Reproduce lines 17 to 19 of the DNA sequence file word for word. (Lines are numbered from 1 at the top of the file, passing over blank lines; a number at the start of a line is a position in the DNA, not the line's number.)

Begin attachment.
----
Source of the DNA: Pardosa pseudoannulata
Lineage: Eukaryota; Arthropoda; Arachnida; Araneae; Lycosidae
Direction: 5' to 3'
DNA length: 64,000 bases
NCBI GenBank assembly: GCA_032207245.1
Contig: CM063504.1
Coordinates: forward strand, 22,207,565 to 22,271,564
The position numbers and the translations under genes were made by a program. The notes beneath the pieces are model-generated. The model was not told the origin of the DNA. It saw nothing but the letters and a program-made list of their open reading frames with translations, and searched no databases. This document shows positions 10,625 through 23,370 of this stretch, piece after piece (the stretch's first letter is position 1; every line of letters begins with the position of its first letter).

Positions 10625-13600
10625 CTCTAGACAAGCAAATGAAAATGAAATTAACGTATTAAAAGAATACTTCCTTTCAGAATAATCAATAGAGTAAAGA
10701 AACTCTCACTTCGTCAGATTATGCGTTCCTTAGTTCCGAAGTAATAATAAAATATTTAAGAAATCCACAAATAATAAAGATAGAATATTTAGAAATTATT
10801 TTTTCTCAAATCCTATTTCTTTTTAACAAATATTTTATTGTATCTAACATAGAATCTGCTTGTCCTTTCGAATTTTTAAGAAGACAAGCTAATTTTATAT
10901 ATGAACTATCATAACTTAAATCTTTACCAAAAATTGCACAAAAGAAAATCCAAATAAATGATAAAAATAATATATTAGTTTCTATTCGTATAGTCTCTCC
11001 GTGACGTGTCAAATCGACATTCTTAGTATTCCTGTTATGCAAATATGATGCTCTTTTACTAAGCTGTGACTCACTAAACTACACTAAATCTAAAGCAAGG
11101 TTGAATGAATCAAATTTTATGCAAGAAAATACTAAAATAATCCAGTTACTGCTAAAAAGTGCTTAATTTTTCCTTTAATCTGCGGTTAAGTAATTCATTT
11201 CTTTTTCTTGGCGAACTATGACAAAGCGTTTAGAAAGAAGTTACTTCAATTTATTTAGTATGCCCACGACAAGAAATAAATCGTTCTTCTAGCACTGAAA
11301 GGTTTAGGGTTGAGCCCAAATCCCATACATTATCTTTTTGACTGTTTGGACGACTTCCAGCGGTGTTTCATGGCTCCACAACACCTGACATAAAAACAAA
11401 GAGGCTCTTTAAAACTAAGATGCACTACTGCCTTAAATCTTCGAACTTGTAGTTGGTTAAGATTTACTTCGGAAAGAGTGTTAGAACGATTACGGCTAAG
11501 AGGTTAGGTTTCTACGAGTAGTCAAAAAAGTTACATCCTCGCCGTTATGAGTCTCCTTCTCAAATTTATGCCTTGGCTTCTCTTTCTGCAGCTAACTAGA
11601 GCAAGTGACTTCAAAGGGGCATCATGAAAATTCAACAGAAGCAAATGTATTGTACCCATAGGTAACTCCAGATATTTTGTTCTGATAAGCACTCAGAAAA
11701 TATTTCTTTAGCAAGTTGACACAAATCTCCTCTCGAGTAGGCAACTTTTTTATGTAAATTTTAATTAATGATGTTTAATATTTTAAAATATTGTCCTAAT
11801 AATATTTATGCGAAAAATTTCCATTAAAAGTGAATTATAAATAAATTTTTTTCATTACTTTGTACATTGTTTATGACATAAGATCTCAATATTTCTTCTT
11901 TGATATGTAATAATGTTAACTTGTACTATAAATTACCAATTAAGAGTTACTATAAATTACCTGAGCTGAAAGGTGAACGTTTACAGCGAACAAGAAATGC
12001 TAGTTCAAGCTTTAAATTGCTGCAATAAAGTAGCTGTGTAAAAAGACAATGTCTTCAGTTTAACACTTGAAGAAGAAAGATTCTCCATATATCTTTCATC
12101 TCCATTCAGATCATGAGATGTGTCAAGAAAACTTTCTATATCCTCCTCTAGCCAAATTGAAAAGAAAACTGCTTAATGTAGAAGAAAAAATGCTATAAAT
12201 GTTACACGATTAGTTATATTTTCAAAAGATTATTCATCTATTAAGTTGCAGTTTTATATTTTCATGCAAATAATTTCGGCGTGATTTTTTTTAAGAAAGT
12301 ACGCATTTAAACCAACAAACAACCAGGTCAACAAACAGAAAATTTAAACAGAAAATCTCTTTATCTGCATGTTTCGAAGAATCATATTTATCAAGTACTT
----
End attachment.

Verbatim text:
11301 GGTTTAGGGTTGAGCCCAAATCCCATACATTATCTTTTTGACTGTTTGGACGACTTCCAGCGGTGTTTCATGGCTCCACAACACCTGACATAAAAACAAA
11401 GAGGCTCTTTAAAACTAAGATGCACTACTGCCTTAAATCTTCGAACTTGTAGTTGGTTAAGATTTACTTCGGAAAGAGTGTTAGAACGATTACGGCTAAG
11501 AGGTTAGGTTTCTACGAGTAGTCAAAAAAGTTACATCCTCGCCGTTATGAGTCTCCTTCTCAAATTTATGCCTTGGCTTCTCTTTCTGCAGCTAACTAGA